Only the soft, steady chimes of a bell marked the time at the Washington Hebrew Congregation at 8:46 a.m. Sunday, the exact moment when, 10 years ago, the first airplane struck the World Trade Center in New York.

Here, where the nation’s capital began its remembrance of the devastating terrorist attacks of Sept. 11, 2001, reflecting on that moment and the three others when airplanes crashed into the second tower, the Pentagon and an isolated field in Pennsylvania was only part of the purpose.

Far more central to the ceremony were the expressions of love, optimism and, above all, tolerance by religious leaders and musicians from across the spectrum of faiths. They stood together to reject the hatred that brought about those attacks, and they stood against the divisions, mistrust and even religious bigotry that have threatened to become the event’s greatest legacy.

“We haven’t always come together in ways such as this,” said the Rev. Samuel T. Lloyd III, dean of the Washington National Cathedral, which hosted the commemoration, although it couldn’t be held there. “It has been easy for religions to keep to themselves, to cherish the particular jewels of their own traditions, the truths that they know, and not to be especially curious about the others. Nine-eleven changed that.”

At least 600 sat in the large sanctuary of the Washington Hebrew Congregation listening to a Hindu chant, a Russian Orthodox hymn and prayers from all the faiths represented. More trickled in as the morning wore on — some for a talk on compassion by Karen Armstrong, a former nun who has written books about the world’s religions, and others for the cathedral’s regular Sunday morning service.

Lloyd represented one of six religions participating in the commemoration. Mindrolling Jetsun Khandro Rinpoche, a Buddhist, spoke of “loving-kindness” and compassion. Imam Mohammed Magid reflected on the Muslim commandment to be merciful. And D.C. Rao, who is Hindu, spoke of the unity of all things in God.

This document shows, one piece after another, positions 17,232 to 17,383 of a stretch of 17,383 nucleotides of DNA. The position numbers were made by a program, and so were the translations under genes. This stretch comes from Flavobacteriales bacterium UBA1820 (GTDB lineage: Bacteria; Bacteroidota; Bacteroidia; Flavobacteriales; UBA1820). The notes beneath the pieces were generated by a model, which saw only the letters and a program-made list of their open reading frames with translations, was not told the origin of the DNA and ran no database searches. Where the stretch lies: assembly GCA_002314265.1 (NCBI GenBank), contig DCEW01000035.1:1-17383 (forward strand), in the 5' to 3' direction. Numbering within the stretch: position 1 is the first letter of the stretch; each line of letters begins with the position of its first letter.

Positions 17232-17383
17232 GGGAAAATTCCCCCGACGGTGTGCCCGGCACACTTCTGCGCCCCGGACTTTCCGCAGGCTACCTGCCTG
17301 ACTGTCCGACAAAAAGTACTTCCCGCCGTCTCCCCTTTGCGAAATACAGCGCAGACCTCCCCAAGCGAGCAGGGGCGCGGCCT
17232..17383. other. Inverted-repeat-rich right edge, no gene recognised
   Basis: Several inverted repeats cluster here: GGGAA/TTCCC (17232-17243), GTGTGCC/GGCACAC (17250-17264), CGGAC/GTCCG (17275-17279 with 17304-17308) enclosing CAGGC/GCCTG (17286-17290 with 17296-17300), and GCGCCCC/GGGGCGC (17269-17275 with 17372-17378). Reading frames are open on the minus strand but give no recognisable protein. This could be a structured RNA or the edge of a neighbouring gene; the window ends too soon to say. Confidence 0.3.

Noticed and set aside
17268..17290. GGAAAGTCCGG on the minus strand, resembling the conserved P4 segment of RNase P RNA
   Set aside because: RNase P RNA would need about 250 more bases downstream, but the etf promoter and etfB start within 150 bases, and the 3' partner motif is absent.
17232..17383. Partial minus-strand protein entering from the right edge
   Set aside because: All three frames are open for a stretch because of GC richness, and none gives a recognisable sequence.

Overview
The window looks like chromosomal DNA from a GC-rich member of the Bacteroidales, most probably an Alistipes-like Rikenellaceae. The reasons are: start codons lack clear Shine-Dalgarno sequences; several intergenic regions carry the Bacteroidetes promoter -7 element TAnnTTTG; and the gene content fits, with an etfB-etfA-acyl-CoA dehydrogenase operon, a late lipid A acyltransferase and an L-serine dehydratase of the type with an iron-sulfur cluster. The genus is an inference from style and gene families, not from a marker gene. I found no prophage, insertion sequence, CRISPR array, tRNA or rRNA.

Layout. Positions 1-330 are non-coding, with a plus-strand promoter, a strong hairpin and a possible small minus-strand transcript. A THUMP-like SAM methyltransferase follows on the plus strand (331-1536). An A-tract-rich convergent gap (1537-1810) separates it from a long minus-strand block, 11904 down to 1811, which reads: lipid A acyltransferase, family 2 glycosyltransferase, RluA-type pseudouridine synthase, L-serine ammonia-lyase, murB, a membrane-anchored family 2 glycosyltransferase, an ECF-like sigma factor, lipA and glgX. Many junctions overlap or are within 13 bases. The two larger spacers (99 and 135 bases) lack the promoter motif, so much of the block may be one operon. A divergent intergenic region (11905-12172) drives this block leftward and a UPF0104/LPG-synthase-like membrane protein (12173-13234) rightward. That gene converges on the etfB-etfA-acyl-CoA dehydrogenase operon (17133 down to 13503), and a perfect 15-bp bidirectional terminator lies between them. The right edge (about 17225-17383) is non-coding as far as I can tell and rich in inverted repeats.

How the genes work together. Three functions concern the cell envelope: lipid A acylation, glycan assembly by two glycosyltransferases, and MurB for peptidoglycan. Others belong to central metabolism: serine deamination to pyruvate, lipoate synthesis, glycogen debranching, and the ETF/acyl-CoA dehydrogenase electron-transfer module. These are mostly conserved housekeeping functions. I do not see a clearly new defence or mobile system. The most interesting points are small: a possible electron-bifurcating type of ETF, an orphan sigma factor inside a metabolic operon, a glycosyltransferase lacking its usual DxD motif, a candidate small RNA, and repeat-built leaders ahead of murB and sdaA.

“We all came together for the same purpose,” said Judy Tice, 55, a retired teacher from Newport, Ohio, who happened to be visiting Washington this weekend and attended the service with her tour group.

Tice was in her fifth-grade classroom on Sept. 11, 2001; now, with fifth-graders who don’t know a time before the attacks, she feels an overwhelming mandate to remember. “These kids weren’t born yet,” she said. “For them, the world has always been this way, and we have to keep the remembrances alive. A service like this, with all the faiths, is wonderful.”

Even the setbacks that the Washington National Cathedral faced as it sought to host the capital’s remembrance this weekend became an opportunity to celebrate the theme of the day. Damaged by the earthquake that struck the East Coast last month, the cathedral had been rushing to complete repairs in time for the ceremony, only to be thwarted by the collapse of a construction crane amid the violent weather last week.

The relocation of Sunday’s service — and many other cathedral programs — to the Washington Hebrew Congregation allowed leaders of different faiths to share even more completely in the remembrance, the organizers said.

In the afternoon, the seventh annual 9/11 Unity Walk along Embassy Row in Northwest Washington continued the message of tolerance and understanding.

Hundreds of participants walked from synagogue to church to mosque and beyond to listen to talks given by a wide array of spiritual leaders, including Rabbi Jack Moline and Arun Gandhi, founder of the M.K. Gandhi Institute for Nonviolence and the grandson of Mahatma Gandhi.

Under a nearly cloudless blue sky, families with strollers joined young friends and elderly couples. Tow-headed boys in bathing trunks walked alongside a family of Muslims, the mother wearing a hijab. Sprinkled through the crowd were T-shirts with slogans that matched the day’s theme, such as “Better Together” and “I Love Allah Muhammad Jesus.”

“Coming together and remembering what happened — but celebrating how far we’ve come — is so important,” said Courtney Klamar, 21, who was in class at middle school in Columbus, Ohio, when the airplanes struck 10 years ago. “It’s a call. We’re all Americans. We’re all remembering a day that was very hard. But there’s a lot of growth that’s possible. We all can come together in this.” 

The procession began at the Washington Hebrew Congregation near Washington National Cathedral and featured stops at every house of worship along Massachusetts Avenue’s Embassy Row. The walk ended at the Mahatma Gandhi Memorial  at the Indian Embassy.